4 mons ago
Author: EA DigestCategory : Contract law
We live in the digital age today where everything we need is available online at the click of a button from the convenience of our homes. We often click the box of acceptance to agree with the terms and conditions given on a website, this is, in fact, is a type of contract. So what exactly is the nature of these contracts and what legal ground they hold? Read on to know more.
What is an E-contract?
The Indian Contract Act, 1872, defines a contract as an agreement which is enforceable by law. E-contracts or electronic contracts are nothing but contracts which are entered into through electronic means, where two or more parties to the contract are far away from each other. With the growing use of technology and globalisation, the e-contracts are on the rise and here to stay. Let us now study them further in detail.
Types of E-Contracts
The e-contracts are divided into three major parts based on the ways by which the enforcement works. These three parts are:-
- Browse Wrap Contract- These are the types of contract which are binding on the user when they visit the website. The website carries the details regarding this feature in fine print. The classic example of such e-contracts are the e-commerce websites Flipkart and Amazon.
- Shrink Wrap Contract- Shrink wrap contracts are the contracts which are licence agreements. In this case, the terms and conditions are enforced by way of a manual which generally accompanies the product. The classic example of these contracts are agreements that are delivered in the form of a manual when we purchase software products.
- Click Wrap Contract- Click wrap contracts are the agreements where the end user is required to give his consent by clicking the â€˜okâ€™ or â€˜I agreeâ€™ button. It can be often observed that unless we expressly provide consent by clicking on â€˜I agreeâ€™ these contracts are not finalised and the transaction fails. Once the consent is given the terms of the agreement cannot be changed.
Formation of E-contracts
As per the Indian Contract Act, 1872, e-contracts have the lawful status if they follow the common contractual rule. The three essential elements that form a valid contract are a lawful object, free consent of the parties and a valid consideration. These are the same rules that are applied to e-contracts as well. Since a contract can be written, verbal or a combination of both, there is no separate legislation incorporated for e-contracts. E-contracts are generally formed by way of emails and telephones and are similar to commercial paper contracts.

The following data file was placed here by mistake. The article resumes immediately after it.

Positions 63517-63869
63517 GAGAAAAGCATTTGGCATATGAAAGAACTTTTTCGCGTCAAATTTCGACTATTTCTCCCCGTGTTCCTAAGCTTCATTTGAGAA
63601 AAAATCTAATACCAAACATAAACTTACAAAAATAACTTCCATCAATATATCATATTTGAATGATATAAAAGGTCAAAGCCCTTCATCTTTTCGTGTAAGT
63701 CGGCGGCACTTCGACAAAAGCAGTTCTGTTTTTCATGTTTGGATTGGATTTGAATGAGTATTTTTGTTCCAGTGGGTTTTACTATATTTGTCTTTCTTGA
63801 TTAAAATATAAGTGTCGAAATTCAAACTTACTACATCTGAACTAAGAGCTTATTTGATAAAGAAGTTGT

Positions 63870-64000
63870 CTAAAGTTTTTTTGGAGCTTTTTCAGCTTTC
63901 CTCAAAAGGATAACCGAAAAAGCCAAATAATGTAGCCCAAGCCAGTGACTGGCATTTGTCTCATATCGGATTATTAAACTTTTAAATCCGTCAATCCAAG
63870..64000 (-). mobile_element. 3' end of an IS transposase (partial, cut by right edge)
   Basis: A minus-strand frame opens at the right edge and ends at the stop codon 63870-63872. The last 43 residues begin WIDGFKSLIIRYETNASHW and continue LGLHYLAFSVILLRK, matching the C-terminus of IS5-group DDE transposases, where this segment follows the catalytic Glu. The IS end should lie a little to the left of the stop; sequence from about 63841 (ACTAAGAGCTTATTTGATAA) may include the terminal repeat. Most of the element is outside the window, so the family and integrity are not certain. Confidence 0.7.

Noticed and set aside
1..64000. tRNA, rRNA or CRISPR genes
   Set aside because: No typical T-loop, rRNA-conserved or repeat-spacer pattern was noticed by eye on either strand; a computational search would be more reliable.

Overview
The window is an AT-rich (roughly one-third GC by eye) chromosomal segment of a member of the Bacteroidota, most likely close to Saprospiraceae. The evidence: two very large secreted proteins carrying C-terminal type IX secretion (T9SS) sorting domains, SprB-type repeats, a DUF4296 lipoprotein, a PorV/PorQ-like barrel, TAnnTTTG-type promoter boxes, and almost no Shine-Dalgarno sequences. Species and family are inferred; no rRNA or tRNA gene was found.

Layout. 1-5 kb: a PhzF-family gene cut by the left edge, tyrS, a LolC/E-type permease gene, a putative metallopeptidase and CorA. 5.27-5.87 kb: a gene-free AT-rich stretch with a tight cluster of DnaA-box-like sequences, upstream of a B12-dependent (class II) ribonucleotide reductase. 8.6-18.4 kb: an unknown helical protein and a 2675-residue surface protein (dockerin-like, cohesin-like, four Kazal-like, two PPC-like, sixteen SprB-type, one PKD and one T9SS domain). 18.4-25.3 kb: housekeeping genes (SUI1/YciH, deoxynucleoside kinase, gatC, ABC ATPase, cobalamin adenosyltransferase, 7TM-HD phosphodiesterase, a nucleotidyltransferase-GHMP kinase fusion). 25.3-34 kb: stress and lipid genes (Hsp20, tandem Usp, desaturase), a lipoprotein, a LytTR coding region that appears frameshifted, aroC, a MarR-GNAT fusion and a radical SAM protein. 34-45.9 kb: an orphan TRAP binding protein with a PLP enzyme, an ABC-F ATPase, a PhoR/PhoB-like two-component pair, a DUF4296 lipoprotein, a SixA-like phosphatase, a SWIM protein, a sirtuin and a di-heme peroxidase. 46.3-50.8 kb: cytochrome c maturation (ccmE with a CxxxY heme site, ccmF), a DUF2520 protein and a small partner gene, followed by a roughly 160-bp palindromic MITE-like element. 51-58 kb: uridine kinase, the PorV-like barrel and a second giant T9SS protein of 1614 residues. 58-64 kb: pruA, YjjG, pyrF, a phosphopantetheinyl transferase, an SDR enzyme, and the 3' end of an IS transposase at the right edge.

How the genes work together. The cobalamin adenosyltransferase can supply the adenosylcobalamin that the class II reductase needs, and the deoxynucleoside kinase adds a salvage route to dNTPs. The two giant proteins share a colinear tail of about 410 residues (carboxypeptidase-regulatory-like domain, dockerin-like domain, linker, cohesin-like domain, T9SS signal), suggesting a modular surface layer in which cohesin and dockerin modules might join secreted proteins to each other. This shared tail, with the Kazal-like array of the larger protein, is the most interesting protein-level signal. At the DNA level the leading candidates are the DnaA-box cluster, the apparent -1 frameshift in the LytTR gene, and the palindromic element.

In the case of Trimex International FZE Ltd. Dubai v. Vedanta Aluminium Ltd., India (Arbitration Petition No. 10 OF 2009), an offer was made by the petitioner through e-mail, for the supply of Bauxite to the respondent on October 15, 2007. Several emails were then exchanged between the two companies and thereafter acceptance was conveyed by the respondent through e-mail on October 16, 2007. The acceptance mail was read by petitioner at 3:06 PM on 16.10.2007. The Supreme Court held that acceptance conveyed by the respondent satisfied the requirements of Section 4 of Indian Contract Act, 1872 and irrevocable contract was concluded when the acceptance came to the knowledge of proposer/petitioner i.e. at 3:06 PM on 16.10.2007.
Validity of E-Contracts
Under Section 10A of the Information Technology Act, 2000, e-contracts are valid and enforceable. The section states that, â€œWhere in a contract formation, the communication of proposals, the acceptance of proposals, the revocation of proposals and acceptances, as the case may be, are expressed in electronic form or by means of an electronic record, such contract shall not be deemed to be unenforceable solely on the ground that such electronic form or means was used for that purpose."
The Information Technology Act, 2000, gives clear guidelines for the procedural, administrative and provisional regulations related to e-contracts. Moreover, famous cases in India and worldwide prove that consenting by clicking on â€˜I Agreeâ€™ and entering into the user agreement makes it a valid contract and legally enforceable.
Evidentiary value of E-Contracts
Section 65-B of the Indian Evidence Act, 1872, lays down the procedure for furnishing electronic documents as evidence. The section states that any information contained in an electronic record produced by a computer in printed, stored or copied form shall be deemed to be a document and it can be admissible as evidence in any proceeding without further proof of the original. However, the admissibility of the electronic record is subject to various conditions prescribed under the section.
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